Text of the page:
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Coping And Copulation Behavior May Help Calculate Diabetes Risk, Mouse Study Suggests

Date:
November 6, 2008
Source:
The Company of Biologists
Summary:
Researchers use two species of deer mice to study diabetes, and find that males of a calmer and more monogamous species regulate blood sugar better than males of a less calm and less monogamous species when subject to stress.
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Discussion of a man's background, attitude, and sexual history isn't just the fodder of Sex and The City episodes – in the future, it could also be a way of evaluating his risk of diabetes.

Risk of developing type 2 diabetes and metabolic syndrome is determined by an individual's genetic background. Since this background has in turn been influenced by environment and behavior, it's important to consider these factors when assessing disease risk. While scientists have learned a lot about human disease through research in traditional laboratory mice, there are limits in studying genetic variation since controlled breeding and diet introduces artificially influences.

In order to study diabetes risk in a more naturally genetically diverse animal, Roxanne Oriel, Paul Vrana and colleagues studied glucose tolerance, a test often used to diagnose diabetes and metabolic syndrome, in a type of field mouse native to North America. As reported in their new study published in Disease Models & Mechanisms (DMM), dmm.biologists.org, they specifically chose two species of Peromyscus that are closely genetically related, but differ significantly in their behavioral traits and native environment.

During their tests, they discovered that merely handling the male mice and subjecting them to a placebo test – where glucose was replaced with saline – resulted in significant differences in blood sugar levels. Males of a calmer, more monogamous species had a higher level of stress hormones and a superior ability to regulate blood sugar, in comparison to males of a less calm, less monogamous species, or females of either species. In combination with studies with male mice bred to have only swapped "male" Y chromosomes, their study shows that a genetic variance linked to the Y chromosome is responsible for the species-specific responses of the males to stress.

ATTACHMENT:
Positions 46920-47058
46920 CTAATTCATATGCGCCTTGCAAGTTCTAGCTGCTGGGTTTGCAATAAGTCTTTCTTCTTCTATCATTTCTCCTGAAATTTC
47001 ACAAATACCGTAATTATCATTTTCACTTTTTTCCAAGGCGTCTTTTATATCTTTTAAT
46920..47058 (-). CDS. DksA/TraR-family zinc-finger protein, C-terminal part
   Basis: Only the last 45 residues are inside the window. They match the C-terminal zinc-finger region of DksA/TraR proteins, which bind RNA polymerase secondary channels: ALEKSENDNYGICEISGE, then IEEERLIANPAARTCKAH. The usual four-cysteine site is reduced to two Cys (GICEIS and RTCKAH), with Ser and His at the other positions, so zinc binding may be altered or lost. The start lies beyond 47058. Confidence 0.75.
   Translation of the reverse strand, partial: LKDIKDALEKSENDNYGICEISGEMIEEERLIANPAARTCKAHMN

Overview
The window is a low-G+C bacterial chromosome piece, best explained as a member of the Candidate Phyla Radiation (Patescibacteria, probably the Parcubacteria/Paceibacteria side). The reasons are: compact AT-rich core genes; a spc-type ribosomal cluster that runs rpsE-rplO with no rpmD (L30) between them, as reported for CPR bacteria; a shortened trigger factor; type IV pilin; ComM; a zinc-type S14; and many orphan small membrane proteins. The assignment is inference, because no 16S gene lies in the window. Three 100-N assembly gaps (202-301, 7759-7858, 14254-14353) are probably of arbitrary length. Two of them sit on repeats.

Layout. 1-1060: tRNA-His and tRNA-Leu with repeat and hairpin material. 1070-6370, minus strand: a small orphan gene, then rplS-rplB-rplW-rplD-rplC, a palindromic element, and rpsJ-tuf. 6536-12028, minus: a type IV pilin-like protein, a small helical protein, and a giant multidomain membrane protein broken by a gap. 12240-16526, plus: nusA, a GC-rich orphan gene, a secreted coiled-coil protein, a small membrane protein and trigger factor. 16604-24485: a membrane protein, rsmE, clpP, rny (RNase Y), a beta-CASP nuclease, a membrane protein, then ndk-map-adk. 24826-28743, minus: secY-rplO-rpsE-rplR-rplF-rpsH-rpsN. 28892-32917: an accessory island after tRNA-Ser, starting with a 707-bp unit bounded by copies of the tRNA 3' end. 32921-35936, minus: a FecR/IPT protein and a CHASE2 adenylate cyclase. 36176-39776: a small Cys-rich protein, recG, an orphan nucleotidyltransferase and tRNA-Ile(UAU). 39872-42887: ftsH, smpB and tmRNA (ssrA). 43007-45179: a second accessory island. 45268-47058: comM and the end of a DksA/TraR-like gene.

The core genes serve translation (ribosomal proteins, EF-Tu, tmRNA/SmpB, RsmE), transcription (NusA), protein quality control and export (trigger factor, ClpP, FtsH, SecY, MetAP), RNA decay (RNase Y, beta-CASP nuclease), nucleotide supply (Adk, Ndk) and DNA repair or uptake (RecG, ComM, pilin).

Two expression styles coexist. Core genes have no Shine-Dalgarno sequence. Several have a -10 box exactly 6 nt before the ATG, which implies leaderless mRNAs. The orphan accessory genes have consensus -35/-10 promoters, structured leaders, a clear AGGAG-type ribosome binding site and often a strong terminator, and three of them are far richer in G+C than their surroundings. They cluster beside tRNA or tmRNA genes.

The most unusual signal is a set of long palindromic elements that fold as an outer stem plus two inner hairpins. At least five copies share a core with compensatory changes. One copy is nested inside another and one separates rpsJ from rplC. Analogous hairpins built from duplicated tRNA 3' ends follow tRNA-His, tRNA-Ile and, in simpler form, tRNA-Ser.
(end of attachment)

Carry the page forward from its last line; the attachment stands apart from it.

Since previous studies of non-human primates by other research groups demonstrates a link between stress hormone levels and monogamy, the UC Irvine group propose that superior stress tolerance and blood sugar regulation is related to monogamy in these mice. Their work not only supports the study of mice with a more natural genetic background, but also points to the importance of considering gene-environment interactions, as well as behavior, when calculating risk of diabetes, metabolic syndrome, and other common diseases.

The report was written Roxanne C. Oriel, Christopher D. Wiley, and Paul B. Vrana of the University of California Irvine School of Medicine in Irvine, California, and Michael J. Dewey of the Peromyscus Genetic Stock Center at the University of South Carolina in Columbia, South Carolina. The report is published in the November/December issue of a new research journal, Disease Models & Mechanisms (DMM), published by The Company of Biologists, a non-profit based in Cambridge, UK.


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Materials provided by The Company of Biologists. Note: Content may be edited for style and length.


Cite This Page:

The Company of Biologists. "Coping And Copulation Behavior May Help Calculate Diabetes Risk, Mouse Study Suggests." ScienceDaily. ScienceDaily, 6 November 2008. <www.sciencedaily.com/releases/2008/11/081106064352.htm>.
The Company of Biologists. (2008, November 6). Coping And Copulation Behavior May Help Calculate Diabetes Risk, Mouse Study Suggests. ScienceDaily. Retrieved May 28, 2024 from www.sciencedaily.com/releases/2008/11/081106064352.htm
The Company of Biologists. "Coping And Copulation Behavior May Help Calculate Diabetes Risk, Mouse Study Suggests." ScienceDaily. www.sciencedaily.com/releases/2008/11/081106064352.htm (accessed May 28, 2024).

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